Prole is a print magazine that publishes high quality, accessible poetry and prose. We aim to challenge, engage and entertain - but never exclude.
Available to buy now - issue 20 of Prole - another great issue packed with poetry and prose to engage, entertain and challenge.
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Six distinct and different voices go together to make Caboodle: six short poetry collections gathered in one volume. Each stands in its own right, each with something to say. Some whisper, some sing, some shout – but they all come together to challenge, engage and entertain. Karina Vidler, Gill McEvoy, Russell Jones, Kate Garrett, Angela Croft and Rafael Miguel Montes have created a powerful body of work for both avid
and occasional readers of great poetry.
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The Devil’s Tattoo is Prole’s very own Brett Evans’ debut poetry pamphlet and is now available from Indigo Dreams Publishing.
To read four samples of the twenty poems, or to purchase yourself a copy, visit Indigo Dreams webste.
There's a sense of searching in The Devil's Tattoo, from Wales to the Wild West, the poems progress like the journey of man looking for a lost hero wherever he can. Evans looks to cowboys, villains, poets, and piss artists for answers about what a hero is, only to find the drunk wandering home, the scarecrow in his rags, men looking for ways to stay dry. This is work that cuts through machismo to reveal an aching vulnerability within masculinity itself - a surprisingly tender debut.
Brett Evans’ poems go rollicking through the Wild West of Wales, arm in arm with Ma Rainey, Celtic blood pulsing through their veins. Pints of stout are priests and Jesus is dancing with the Devil on his back. Evans sees his blurred reflection in the river and doesn’t hold back.
Brett Evans has a knowledge of darkness and depth, light, frustration, outskirts and intelligence. His pen paints a complete picture of emotion and detail with an eloquence and understanding of things that only some people can fathom and a bright few can describe. The Devil's Tattoo wrapped me around my core with an innate comprehension and beautiful lyricism.
Museum Pieces, Wendy Pratt
Museum Pieces is the first full collection of poetry from Scarborough born Wendy Pratt (her debut pamphlet Nan Hardwicke Turns Into A Hare, also published by Prolebooks, was favourably reviewed in the Times Literary Supplement as one of the best pamphlets of 2011). In taking a tour through the rooms in Wendy Pratt's museum (from The Portrait Gallery to The Surrealist's Wardrobe) the reader will encounter themes of love, loss, time and recurrence, all written in a startlingly original voice.
In her foreword, Abegail Morley says:
Wendy Pratt has a diverse range of poems in this collection and what draws them together is a combination of loss, stunning imagery (which is at times breath-taking) and the sense that ghosts of the past always rear up, refuse to be forgotten. For me, the beauty lies not just in the words and stunning last lines, but also in the way Pratt shows each part of the book as a “room” and each poem an “exhibit”. I was compelled to follow as she guided me with ease into her private landscape….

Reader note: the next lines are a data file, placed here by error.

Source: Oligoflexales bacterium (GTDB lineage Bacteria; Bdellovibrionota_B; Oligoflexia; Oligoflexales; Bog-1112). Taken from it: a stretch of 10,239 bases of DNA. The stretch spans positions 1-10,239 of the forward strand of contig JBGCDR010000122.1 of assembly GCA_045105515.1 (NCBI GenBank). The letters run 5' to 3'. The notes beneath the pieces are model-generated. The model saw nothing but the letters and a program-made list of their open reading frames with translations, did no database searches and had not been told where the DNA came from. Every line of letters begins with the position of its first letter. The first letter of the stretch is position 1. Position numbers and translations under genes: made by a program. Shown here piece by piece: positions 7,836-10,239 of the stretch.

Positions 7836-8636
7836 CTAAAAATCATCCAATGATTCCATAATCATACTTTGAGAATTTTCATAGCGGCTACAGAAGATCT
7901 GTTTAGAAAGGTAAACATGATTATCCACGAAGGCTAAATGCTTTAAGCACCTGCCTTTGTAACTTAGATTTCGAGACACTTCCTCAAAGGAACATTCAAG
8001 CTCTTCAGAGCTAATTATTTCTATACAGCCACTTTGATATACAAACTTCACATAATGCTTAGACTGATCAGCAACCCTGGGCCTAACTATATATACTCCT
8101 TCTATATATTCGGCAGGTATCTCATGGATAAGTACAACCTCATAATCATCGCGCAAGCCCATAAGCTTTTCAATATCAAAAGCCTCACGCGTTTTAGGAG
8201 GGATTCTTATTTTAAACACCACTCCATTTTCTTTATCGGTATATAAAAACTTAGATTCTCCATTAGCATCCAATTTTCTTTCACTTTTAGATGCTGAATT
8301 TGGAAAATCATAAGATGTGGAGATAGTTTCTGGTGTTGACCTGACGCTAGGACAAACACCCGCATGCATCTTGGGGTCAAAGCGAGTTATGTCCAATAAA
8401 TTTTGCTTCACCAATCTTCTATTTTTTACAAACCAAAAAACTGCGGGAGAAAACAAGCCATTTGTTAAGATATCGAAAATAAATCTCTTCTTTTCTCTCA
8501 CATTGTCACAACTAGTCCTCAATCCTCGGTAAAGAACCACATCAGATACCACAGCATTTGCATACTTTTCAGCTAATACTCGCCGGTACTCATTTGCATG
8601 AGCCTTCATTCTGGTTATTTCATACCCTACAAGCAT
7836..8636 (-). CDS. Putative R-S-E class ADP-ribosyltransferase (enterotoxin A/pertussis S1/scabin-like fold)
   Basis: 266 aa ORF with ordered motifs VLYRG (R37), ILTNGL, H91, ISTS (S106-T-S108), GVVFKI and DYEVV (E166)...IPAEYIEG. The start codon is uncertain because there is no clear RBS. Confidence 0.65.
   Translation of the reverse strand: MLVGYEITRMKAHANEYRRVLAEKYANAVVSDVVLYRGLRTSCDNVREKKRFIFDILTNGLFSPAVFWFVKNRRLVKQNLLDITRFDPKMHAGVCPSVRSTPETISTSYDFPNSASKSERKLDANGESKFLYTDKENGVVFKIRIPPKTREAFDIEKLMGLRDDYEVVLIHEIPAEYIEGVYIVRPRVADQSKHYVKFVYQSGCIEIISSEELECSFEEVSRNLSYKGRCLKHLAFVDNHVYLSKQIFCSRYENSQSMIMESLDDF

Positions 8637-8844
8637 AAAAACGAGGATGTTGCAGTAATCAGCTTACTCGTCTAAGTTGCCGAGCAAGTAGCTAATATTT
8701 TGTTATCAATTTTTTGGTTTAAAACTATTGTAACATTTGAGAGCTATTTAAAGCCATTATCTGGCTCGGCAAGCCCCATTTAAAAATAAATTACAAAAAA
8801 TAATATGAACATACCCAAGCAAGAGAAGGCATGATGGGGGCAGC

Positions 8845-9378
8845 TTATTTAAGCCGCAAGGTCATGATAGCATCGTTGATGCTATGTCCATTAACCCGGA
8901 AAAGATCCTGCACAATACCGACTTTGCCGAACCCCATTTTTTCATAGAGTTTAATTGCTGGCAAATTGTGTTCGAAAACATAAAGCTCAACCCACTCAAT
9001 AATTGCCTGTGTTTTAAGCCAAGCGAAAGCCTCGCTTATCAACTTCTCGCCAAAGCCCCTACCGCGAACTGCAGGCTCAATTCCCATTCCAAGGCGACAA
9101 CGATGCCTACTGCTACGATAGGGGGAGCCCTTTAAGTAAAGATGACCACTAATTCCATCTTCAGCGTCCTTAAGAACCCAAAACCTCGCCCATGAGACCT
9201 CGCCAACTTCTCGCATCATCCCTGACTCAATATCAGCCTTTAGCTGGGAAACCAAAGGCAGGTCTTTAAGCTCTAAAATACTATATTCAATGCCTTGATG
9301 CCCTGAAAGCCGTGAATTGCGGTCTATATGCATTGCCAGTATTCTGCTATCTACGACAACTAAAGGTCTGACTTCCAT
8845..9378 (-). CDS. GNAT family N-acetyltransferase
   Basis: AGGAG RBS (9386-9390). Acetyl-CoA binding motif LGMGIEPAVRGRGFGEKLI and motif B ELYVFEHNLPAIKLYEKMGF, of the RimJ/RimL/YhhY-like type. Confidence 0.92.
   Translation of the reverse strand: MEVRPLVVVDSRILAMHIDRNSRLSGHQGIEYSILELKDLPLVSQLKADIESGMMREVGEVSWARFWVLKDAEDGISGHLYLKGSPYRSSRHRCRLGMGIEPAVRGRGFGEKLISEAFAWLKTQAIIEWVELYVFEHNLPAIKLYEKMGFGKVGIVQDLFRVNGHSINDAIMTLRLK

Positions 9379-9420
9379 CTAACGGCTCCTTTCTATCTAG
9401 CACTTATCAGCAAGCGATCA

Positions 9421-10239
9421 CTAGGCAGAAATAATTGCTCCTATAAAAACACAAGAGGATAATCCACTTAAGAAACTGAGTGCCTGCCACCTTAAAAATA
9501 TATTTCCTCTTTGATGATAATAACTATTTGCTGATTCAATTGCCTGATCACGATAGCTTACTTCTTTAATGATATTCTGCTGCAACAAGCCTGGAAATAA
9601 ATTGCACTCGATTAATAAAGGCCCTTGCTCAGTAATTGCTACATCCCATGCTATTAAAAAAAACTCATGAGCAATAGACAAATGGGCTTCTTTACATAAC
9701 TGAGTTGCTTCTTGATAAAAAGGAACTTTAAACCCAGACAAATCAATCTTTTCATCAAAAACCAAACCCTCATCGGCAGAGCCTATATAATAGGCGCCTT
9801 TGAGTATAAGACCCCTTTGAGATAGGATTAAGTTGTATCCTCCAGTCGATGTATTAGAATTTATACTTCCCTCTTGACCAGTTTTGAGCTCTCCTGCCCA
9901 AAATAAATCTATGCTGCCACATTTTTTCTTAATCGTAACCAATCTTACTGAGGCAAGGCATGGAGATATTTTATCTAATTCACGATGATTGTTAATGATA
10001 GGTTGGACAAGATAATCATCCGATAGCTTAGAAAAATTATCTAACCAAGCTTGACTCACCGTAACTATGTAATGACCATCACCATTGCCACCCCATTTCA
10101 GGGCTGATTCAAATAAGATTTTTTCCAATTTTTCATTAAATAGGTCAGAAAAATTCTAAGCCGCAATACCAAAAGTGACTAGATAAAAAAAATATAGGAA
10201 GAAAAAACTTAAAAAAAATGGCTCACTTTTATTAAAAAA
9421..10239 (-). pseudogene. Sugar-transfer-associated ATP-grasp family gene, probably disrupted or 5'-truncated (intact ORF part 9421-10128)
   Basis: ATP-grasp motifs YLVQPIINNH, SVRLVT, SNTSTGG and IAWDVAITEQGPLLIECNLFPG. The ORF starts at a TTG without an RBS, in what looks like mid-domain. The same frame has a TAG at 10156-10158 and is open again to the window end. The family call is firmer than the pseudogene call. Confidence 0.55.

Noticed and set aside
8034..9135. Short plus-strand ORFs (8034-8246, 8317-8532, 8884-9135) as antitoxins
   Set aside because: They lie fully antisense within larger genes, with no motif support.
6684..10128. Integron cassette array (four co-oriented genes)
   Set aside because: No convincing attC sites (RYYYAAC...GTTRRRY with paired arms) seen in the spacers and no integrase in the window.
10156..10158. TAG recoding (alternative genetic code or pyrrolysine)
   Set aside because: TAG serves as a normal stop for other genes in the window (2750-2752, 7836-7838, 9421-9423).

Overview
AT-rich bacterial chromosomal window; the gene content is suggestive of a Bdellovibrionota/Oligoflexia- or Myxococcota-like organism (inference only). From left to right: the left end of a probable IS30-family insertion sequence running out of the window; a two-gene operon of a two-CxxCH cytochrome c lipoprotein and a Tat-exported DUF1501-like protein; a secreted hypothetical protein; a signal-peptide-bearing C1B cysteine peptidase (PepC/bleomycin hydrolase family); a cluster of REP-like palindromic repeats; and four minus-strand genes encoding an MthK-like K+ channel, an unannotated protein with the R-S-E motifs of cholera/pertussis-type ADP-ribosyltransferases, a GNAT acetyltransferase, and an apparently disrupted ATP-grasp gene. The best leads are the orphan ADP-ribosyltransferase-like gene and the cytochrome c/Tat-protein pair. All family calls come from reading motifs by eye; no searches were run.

…At the heart of the collection, she offers grace and pain in equal measures – the reader never feels overwhelmed or overburdened, the poet has total control. We linger somewhere between darkness and light, slightly troubled, but in the hands of a skilful poet whose voice is strong, crisp and lucid.
Museum Pieces is available now. Order from choices below.
We are proud that here at Prole we are able to pay our contributors a small royalty. Many thanks to those who support us by making a purchase, and of course, to our wonderful writers and artists. You all help to make Prole a success. We do not receive funding, nor do we seek it. We rely on the quality of contributions and the generosity of our buyers. In hard times such as these, we realise that Prole is a luxury purchase - but clearly worth it.
What people are saying about Prole
The Crack, March 2012: 'A riveting read.'
Neon Literary Magazine, February 2011.
...(a) subtly hard-hitting collection...
There is much to be admired in the editorial of this collection: these pieces are woven together with an expert flair...
This collection as a whole--at times tragic, harrowing, moving and uplifting--holds within it many little treasures of new writing, and is combined with a care and sensitivity to make it an undoubtedly enthralling read.
New Pages, August 2010: 'This journal is nothing if not challenging and engaging...artful story telling, skilful weaving, compact wording; no literary tricks, twists, surprise endings or jolts to deliver one deep into their vast little worlds...excellent pieces of creative nonfiction. [Of the poetry] ...there is much to be admired.'
The Crack, July 2010: '...it's great to see a quality new publication giving a platform to new writers...and the standard is...excellent.'
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